• acquires the necessary methodological skills needed to measure the development that will give them an opportunity to assess socio-economic and political situation in the country under consideration
  • is able to analyse the wide range of International Development Initiatives based on the theoretical and methodological suitability and their own preferences. They will be able to write the analytical documents of their choice in several areas of study
Course Contents

Course Contents

  • What is International Development?
    What do we call Development? We will look at development as an interdisciplinary concept contested both theoretically and politically. We will find the origins of development studies in Scottish Enlightenment and works of Marx then turn our attention to Escobar’s encountering development in the post-Bold New Program period and model of stages of growth elaborated by Rostow. We also will look at alternative critiques of the development paradigm that emerged in the mid of 1950-s and developed in the 1970-s.
  • Theories of International Development.
    We will elaborate on different dichotomies to catch up with the progress in development studies: modernization (neoliberalism) v. dependency theory (world-systems theory), postmodernism v. post-development (critical theories), post-colonialism and post-socialism: do they have features in common? During workshops, we also will pay attention to the phenomenon of post-socialism and will try to answer the questions of how post-socialism fits within the modernization paradigm on the one hand and dependency theory on the other.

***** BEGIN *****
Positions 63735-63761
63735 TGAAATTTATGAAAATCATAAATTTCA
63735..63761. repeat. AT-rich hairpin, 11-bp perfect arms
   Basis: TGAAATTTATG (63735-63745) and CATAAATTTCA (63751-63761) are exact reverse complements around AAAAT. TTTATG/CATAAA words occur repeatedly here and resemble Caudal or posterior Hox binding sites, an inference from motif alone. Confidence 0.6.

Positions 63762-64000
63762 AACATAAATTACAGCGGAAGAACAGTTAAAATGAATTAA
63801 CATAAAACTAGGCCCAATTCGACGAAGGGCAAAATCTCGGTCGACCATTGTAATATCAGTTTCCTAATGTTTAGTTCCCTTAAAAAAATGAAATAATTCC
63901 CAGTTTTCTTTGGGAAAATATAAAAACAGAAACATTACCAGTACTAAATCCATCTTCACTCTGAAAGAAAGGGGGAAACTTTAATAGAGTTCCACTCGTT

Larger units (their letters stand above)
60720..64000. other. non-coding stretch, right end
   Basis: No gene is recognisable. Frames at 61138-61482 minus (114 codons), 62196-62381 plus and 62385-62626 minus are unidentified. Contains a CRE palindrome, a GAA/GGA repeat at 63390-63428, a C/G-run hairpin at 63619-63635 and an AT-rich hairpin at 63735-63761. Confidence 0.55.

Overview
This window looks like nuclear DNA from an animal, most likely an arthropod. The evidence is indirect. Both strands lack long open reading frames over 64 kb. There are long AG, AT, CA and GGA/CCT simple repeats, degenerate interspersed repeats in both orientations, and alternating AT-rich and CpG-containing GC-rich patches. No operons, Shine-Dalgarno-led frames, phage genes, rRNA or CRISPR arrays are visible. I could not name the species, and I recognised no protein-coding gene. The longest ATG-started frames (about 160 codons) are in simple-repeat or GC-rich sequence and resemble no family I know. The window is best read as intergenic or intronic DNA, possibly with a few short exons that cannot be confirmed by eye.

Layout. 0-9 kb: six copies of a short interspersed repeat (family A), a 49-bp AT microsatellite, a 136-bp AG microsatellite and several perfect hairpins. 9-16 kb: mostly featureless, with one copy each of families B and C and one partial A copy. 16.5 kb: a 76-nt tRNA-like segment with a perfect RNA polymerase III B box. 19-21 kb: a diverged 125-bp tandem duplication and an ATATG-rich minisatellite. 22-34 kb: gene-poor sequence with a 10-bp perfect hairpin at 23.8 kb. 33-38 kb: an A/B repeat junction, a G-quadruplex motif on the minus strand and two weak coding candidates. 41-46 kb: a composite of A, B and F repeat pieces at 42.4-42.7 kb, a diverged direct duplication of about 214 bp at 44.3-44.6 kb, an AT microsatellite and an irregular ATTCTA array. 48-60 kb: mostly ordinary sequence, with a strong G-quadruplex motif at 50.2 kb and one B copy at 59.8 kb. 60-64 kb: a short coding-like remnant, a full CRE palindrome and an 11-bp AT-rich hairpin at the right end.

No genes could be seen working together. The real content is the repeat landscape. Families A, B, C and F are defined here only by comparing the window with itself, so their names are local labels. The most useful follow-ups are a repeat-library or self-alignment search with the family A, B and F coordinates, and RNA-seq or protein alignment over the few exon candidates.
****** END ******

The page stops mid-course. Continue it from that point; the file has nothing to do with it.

• Key ideas, concepts and themes in international development studies.
    A wide range of questions is brought up through this topic. Among them are the following: international aid as development interventions, sustainable development, aid donors, evaluation, effectiveness, resilience, adaptive capacity, good governance, human rights, capability approach, gender and development, debt, climate change and corruption. Special attention will be given to the general analysis of planning and appraising development projects, answering the question of why development projects have failed in many developing countries across the world and whether foreign aid reduces poverty and inequality in developing countries.